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November 14, 2007
Striking it Rich, or At Least Striking it Profitable
 

Being a creative, I’m curiously following the news about current Hollywood writers’ strike. I’m simply amazed that this particular group of creative people has the actual power to shut down production on nearly every major television program.

A lot of the dispute, naturally, is related to issues of money. The rise of new media outlets is conflicting with old pay methods. The advertising industry is facing many of the same issues. Every ad agency has a different method of dealing with finance, but it all comes down to one basic question:

Are agencies, and in turn their people, getting paid what they’re worth?

The stock answer would be “no,” or rather, “no, you dipshit, of course not,” but the reality is more complex than that.

When it comes right down to it, every ad agency is a factory with an assembly line that produces a different product every time. We don’t truly how much each assignment will cost to make and how much we should ideally charge for it.

Agency accounting and revenue is one of those areas that management doesn’t want rank-and-file employees to go poking around in.

I remember working at an agency when they discovered a former employee was cooking the books, making it look like the agency was taking in more money than it did. So to remedy the shortfall, a 10% pay cut was instituted for all employees. At the meeting to announce this, when one person brought up why the revenue was short, the CEO said, “Well, we don’t charge enough for our services.” His was the name on the door. So whose fucking fault was that?

Or perhaps you’re at an agency that has an efficient job tracking and billing system. Does your agency live and die by accurate timesheets? Great. You’re screwed, no matter what you do. I’ve seen it myself.

In the past, I’ve been told to put more hours towards a job I didn’t work on so the agency could make money. And I’ve been told to decrease the number of hours on I put towards a job on my timesheet so the agency wouldn’t lose money. Which in reality makes absolutely no sense. Because either way, whether the agency makes or loses money on a certain job on paper, I’m a fixed cost. My salary stays the same.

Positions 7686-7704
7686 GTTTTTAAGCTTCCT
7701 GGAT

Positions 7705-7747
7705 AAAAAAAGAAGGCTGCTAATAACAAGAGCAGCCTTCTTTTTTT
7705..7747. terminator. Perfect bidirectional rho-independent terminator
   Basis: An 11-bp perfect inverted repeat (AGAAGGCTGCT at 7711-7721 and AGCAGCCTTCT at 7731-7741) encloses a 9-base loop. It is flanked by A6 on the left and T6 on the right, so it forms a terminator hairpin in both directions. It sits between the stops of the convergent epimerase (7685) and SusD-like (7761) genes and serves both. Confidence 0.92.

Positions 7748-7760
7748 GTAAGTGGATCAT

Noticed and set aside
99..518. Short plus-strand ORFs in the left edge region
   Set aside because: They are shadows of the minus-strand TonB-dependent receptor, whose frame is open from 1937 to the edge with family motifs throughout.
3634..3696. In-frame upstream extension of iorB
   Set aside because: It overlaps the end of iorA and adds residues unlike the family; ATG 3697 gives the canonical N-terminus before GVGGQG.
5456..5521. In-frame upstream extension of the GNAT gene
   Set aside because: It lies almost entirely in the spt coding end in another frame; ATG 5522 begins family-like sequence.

If you spend extra hours working to make an ad great because you’re not satisfied with it, in most agencies that’ll be looked at negatively. Because the more hours you work on a job that’s over what was estimated, the more it looks like the agency is losing money on the job. Creative quality? No one generally gives a fuck about that, because that usually costs more money. Try telling the agency CFO about the merits of overcharging a client for an ad that you rewrote 5 times because you or your Creative Director weren’t happy with it.

Since there’s no legitimate quantifiable method to determine the financial impact of a brand’s ad campaign, performance-based models don’t work so well. Because we simply don’t know how well our work works. So there’s no real incentive to do effective work in advertising. The creatives who work for ad agencies don’t get paid based on a campaign’s effectiveness or longevity. To most hiring managers evaluating creative talent, an award for an ad that never ran is of a higher value than an effective ad campaign that ran for years. I’ve created ads, taglines, and websites were used for years—long after I was gone from the agencies I did them for. But that is of little comfort to me. Advertising creatives don’t get residuals or royalties; hell, most of the time we’re never even thanked.

It’s no surprise that the entire industry is in a downward revenue spiral. Clients are squeezing their budgets in an increasing WalMartian fashion, and squeezing their vendors in the process. There’s not much profit to be made slapping a viral video together and posting it on YouTube or seeding it on blogs. We once made money on media and production markups—and those are dwindling.

We can, at least fleetingly, look to the Writers’ Guild for some signal of what’s to come in advertising. If they can’t improve their fortune in the new media age, there’s little hope for ad agencies to make more money doing more work in the interactive space. And big, brand-building ideas that have lots of legs or touchpoints or integrated media components or whatever won’t be worth much.

If we don’t fix the compensation issues our industry is facing, the picket line won’t be our fate. The unemployment line will.



A few years ago, with a looming baseball strike, I wondered What if advertising people had a union?. Take a look, it's quite timely again.

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Since 2002, Dan Goldgeier has been writing the most provocative advertising columns about advertising and marketing -- over 170 of them, covering every related topic you can think of. Now based in Seattle, Dan is a copywriter and ad school graduate who's worked at shops big and small. 


Visit his copywriting websitesee his LinkedIn profile or follow him on Twitter.

And please, buy his book for 99 cents.

 

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